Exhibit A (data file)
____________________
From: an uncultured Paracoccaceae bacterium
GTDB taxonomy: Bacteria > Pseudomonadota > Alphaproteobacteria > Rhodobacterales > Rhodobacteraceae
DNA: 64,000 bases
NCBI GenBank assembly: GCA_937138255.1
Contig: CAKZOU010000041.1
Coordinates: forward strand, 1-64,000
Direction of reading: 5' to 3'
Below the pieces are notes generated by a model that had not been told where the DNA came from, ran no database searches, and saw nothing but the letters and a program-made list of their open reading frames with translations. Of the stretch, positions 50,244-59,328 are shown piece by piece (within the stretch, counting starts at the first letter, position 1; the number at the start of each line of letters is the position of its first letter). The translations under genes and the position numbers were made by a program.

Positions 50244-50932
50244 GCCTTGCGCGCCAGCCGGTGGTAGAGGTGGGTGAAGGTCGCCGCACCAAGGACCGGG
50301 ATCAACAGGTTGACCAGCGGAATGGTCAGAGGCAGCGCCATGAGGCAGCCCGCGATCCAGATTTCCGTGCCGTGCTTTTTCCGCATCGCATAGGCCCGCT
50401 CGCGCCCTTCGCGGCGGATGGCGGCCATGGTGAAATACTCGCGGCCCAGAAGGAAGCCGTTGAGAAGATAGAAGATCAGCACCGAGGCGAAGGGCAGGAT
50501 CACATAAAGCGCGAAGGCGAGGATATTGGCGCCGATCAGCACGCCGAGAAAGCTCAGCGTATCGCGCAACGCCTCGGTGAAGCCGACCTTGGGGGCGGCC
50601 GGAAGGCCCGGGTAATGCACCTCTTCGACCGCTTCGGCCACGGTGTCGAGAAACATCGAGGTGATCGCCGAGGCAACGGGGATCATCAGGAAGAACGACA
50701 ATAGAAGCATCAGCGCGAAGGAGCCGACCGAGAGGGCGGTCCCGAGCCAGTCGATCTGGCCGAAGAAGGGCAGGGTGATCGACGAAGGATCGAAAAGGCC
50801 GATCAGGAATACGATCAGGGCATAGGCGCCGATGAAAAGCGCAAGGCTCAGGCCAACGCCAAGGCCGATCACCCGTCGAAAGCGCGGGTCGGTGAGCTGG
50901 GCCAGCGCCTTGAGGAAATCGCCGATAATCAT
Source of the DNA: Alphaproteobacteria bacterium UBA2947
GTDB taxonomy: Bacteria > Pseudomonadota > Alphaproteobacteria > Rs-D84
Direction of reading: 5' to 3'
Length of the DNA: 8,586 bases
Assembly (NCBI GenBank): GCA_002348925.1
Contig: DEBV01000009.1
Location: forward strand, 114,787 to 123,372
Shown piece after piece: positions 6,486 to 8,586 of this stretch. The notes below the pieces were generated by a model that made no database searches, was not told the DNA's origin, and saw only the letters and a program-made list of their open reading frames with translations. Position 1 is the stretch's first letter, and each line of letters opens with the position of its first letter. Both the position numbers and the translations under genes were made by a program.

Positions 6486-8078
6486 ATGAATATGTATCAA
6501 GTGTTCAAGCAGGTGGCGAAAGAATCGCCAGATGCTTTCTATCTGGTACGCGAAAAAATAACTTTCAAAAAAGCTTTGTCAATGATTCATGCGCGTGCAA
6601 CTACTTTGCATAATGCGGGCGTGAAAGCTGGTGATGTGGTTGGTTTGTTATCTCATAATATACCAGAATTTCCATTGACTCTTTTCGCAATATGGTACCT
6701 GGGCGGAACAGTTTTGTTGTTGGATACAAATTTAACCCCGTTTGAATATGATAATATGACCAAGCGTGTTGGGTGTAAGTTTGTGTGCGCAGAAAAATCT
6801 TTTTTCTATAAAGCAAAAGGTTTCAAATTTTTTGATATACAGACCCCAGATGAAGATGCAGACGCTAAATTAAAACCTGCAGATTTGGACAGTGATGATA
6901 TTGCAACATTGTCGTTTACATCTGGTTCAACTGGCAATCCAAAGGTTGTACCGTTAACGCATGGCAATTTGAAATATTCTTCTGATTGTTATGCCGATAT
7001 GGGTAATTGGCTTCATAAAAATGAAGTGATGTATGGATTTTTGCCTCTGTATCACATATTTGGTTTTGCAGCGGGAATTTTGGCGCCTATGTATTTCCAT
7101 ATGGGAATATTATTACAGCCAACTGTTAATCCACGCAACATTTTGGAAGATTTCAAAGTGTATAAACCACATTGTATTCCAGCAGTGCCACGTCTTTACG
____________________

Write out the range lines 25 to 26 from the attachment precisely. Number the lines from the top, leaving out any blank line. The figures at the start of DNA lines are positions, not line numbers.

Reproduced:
Shown piece after piece: positions 6,486 to 8,586 of this stretch. The notes below the pieces were generated by a model that made no database searches, was not told the DNA's origin, and saw only the letters and a program-made list of their open reading frames with translations. Position 1 is the stretch's first letter, and each line of letters opens with the position of its first letter. Both the position numbers and the translations under genes were made by a program.

Positions 6486-8078